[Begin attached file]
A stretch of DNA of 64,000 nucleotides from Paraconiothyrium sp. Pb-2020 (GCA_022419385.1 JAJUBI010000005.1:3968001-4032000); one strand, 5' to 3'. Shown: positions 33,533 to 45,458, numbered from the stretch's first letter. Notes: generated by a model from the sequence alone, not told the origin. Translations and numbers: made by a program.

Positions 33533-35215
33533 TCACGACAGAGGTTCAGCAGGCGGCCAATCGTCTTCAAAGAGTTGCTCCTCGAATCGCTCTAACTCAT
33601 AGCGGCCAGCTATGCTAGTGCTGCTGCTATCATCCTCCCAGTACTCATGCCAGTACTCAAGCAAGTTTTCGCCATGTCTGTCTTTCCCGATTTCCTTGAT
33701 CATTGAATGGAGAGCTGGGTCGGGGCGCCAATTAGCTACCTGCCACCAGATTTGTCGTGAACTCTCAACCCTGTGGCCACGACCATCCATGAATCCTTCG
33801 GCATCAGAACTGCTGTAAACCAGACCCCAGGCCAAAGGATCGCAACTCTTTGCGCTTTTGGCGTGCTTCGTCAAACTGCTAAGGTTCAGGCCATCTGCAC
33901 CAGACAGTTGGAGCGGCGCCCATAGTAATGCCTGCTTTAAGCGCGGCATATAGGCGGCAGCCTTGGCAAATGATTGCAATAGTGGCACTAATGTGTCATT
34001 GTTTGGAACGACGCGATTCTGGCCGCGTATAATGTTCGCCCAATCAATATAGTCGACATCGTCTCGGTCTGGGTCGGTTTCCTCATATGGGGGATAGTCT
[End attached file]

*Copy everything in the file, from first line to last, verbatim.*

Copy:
A stretch of DNA of 64,000 nucleotides from Paraconiothyrium sp. Pb-2020 (GCA_022419385.1 JAJUBI010000005.1:3968001-4032000); one strand, 5' to 3'. Shown: positions 33,533 to 45,458, numbered from the stretch's first letter. Notes: generated by a model from the sequence alone, not told the origin. Translations and numbers: made by a program.

Positions 33533-35215
33533 TCACGACAGAGGTTCAGCAGGCGGCCAATCGTCTTCAAAGAGTTGCTCCTCGAATCGCTCTAACTCAT
33601 AGCGGCCAGCTATGCTAGTGCTGCTGCTATCATCCTCCCAGTACTCATGCCAGTACTCAAGCAAGTTTTCGCCATGTCTGTCTTTCCCGATTTCCTTGAT
33701 CATTGAATGGAGAGCTGGGTCGGGGCGCCAATTAGCTACCTGCCACCAGATTTGTCGTGAACTCTCAACCCTGTGGCCACGACCATCCATGAATCCTTCG
33801 GCATCAGAACTGCTGTAAACCAGACCCCAGGCCAAAGGATCGCAACTCTTTGCGCTTTTGGCGTGCTTCGTCAAACTGCTAAGGTTCAGGCCATCTGCAC
33901 CAGACAGTTGGAGCGGCGCCCATAGTAATGCCTGCTTTAAGCGCGGCATATAGGCGGCAGCCTTGGCAAATGATTGCAATAGTGGCACTAATGTGTCATT
34001 GTTTGGAACGACGCGATTCTGGCCGCGTATAATGTTCGCCCAATCAATATAGTCGACATCGTCTCGGTCTGGGTCGGTTTCCTCATATGGGGGATAGTCT